American Idol Teaches a Lesson About Branding

As most of you who keep up with this blog know I am a sucker, an avid fan of American Idol. I’m dying for the producers to read some of my posts & invite me out there to blog about the show (Are you reading now? πŸ™‚ ).

Anyway, this past week saw the elimination of my favorite from this season’s contestants – Colton Dixon. In all actuality, the Top 10 are REALLY good. All of them. But, Colton won my heart for a couple of reasons with one of them being his steadfast faith and not being afraid to show it. His performance of “Everything” by one of my favorite bands, Lifehouse pulled me right in (On an aside, I met Lifehouse while working for my local NBC affiliate a couple of years ago. They’re top notch!). It was as if Colton had been singing that song forever (and by all accounts he had. He says it’s his favorite worship song.).

Colton had my vote from day one because as a Christian, you can tell when another who has been given a gift is meant to share it with the world. For me, Colton’s place as a contestant mirrored my support of Scotty McCreery last year, though Scotty was different in that we live in the same town and I was consumed by my support then.

So, how does this all fit into the title of this blog?

After Colton was eliminated from competition, he then had to partake in a myriad of media interviews with one of the first one’s being an appearance on Good Day LA. During that interview he responded to the question of rumors circulating that the AI producers had asked him to “tone down his religious Tweeting”. Colton simply explained that the producers instructed every contestant to steer clear from religious and political online support simply because it may cost them votes if they engage too much in them. I couldn’t agree more.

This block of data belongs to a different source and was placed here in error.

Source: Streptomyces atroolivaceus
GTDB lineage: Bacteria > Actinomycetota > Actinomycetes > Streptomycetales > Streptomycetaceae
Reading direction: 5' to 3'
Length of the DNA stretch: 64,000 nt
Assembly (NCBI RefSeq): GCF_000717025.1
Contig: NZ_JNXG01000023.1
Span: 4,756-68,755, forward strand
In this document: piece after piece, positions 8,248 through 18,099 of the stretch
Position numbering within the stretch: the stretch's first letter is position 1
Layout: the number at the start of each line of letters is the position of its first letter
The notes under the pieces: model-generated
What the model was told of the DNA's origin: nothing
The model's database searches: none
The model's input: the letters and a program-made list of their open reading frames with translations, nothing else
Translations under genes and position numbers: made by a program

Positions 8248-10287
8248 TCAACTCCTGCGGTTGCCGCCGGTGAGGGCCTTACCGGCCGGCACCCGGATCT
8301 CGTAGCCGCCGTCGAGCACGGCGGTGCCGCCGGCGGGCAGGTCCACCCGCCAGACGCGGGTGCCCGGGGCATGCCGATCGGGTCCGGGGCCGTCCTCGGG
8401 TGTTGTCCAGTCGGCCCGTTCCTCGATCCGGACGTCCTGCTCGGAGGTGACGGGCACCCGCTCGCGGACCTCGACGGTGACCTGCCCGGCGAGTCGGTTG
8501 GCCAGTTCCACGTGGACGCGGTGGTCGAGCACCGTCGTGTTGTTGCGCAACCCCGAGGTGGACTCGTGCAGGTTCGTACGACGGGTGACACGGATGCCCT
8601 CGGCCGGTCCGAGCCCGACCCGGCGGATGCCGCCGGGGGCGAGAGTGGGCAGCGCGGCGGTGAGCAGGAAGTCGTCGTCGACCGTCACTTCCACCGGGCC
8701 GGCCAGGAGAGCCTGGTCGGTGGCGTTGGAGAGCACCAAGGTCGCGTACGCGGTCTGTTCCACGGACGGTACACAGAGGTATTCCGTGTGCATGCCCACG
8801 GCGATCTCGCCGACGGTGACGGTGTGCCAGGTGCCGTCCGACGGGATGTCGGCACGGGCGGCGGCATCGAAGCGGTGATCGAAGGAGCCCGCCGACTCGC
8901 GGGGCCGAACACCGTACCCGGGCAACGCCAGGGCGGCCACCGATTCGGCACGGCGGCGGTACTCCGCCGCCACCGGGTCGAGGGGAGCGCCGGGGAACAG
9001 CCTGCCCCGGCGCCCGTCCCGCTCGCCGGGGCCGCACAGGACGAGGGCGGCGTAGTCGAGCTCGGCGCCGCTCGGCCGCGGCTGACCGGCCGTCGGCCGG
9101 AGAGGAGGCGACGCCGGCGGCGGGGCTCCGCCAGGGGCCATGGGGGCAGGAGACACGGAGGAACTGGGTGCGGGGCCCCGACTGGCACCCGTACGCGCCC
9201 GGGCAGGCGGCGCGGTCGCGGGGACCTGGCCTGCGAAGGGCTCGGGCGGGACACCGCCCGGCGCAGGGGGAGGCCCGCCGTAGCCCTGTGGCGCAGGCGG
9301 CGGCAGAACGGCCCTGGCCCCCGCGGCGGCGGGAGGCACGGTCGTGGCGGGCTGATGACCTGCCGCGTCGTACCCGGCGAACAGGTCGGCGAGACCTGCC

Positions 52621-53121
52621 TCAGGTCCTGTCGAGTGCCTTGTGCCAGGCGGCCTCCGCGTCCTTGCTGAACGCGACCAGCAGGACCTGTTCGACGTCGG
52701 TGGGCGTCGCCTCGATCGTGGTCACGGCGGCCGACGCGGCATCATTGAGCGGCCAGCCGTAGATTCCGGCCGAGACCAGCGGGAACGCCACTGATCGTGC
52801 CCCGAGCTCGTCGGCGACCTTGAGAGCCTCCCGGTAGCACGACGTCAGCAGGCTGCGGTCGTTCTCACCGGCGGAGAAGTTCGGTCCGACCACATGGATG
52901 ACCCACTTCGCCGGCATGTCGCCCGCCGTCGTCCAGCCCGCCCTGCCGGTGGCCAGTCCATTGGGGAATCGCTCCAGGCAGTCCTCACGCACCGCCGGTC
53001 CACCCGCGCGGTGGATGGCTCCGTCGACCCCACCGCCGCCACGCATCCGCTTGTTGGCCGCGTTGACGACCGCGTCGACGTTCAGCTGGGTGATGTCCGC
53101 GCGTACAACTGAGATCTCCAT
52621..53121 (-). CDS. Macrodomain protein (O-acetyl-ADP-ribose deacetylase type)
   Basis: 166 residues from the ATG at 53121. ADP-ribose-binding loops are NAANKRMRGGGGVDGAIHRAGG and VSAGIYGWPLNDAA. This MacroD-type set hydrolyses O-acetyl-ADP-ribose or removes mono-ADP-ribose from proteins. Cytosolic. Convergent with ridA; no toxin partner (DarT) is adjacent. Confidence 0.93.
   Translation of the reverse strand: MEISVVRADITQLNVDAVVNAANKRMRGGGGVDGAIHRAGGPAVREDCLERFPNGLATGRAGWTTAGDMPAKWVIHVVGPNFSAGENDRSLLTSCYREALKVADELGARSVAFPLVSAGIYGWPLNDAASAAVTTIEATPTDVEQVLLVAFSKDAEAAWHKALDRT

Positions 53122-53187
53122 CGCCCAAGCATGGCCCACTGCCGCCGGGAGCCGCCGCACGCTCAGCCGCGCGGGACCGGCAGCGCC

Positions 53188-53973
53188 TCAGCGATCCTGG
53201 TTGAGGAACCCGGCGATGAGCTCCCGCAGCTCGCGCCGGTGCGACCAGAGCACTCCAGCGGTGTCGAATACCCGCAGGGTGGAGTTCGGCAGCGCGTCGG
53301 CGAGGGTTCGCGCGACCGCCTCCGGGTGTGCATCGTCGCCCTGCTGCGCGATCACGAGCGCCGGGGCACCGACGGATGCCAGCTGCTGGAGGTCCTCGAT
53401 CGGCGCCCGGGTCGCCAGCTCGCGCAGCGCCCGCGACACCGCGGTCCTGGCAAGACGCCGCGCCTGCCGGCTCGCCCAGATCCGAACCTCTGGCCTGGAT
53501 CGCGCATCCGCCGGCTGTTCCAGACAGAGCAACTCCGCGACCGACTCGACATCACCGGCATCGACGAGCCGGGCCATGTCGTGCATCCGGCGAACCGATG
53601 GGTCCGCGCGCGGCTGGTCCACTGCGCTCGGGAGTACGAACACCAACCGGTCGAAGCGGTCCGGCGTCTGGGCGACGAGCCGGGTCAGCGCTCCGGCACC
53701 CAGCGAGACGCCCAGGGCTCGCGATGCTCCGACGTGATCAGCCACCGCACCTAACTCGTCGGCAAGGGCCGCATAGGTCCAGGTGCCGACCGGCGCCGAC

As marketers we’re not saying don’t talk about them. We’re just saying be smart about it and if you can’t be, then stay away from the subject.

And that’s the lesson. As a social media marketer and as one who instructs others on how to use the medium successfully for whatever marketing goals they may have, I am consistently saying the same thing – stay away from engaging in discussion about controversial topics (religion, politics, gay and lesbian rights, etc.). As marketers we’re not saying don’t talk about them. We’re just saying be smart about it and if you can’t be, then stay away from the subject.

Colton Dixon

The producers of American Idol had the right idea and I applaud them for that. It’s all about branding. If you can’t be objective, if you can’t stop yourself from constantly wanting to persuade people to see your POV online about such subjects, then don’t talk about them online. Save those discussions for offline settings.

Remember, the old adage, “You only have one chance to make a first impression.”? Think about it like that. If someone’s first impression of you online is your consistent opinionated Tweets, posts, etc. about your religious beliefs or your thoughts on this year’s political race or what have you and they are not in line with that individual’s beliefs as well, it’s not only a turn off, but you might lose their business or in Idol’s case, their vote.Β  I totally get that and like I said, I applaud Idol’s guidance in that respect.

Know who you are online and off. Also know that online, the impression people perceive of you is greater than that offline simply because it’s the quickest way to “get to know someone” by being a friend, follower, connection, or fan. Did you see my post on this Monday? I dive further into this subject there.

I have great hopes for Colton Dixon. I do believe he will go far. He has received a gift from God after all and as far as I’m concerned, that’s pretty stellar in my mind.

Kudos to American Idol for teaching all these newbies about branding. I hope they all listen to you as they go forward in their careers.

Images of Colton Dixon courtesy of American Idol downloads.

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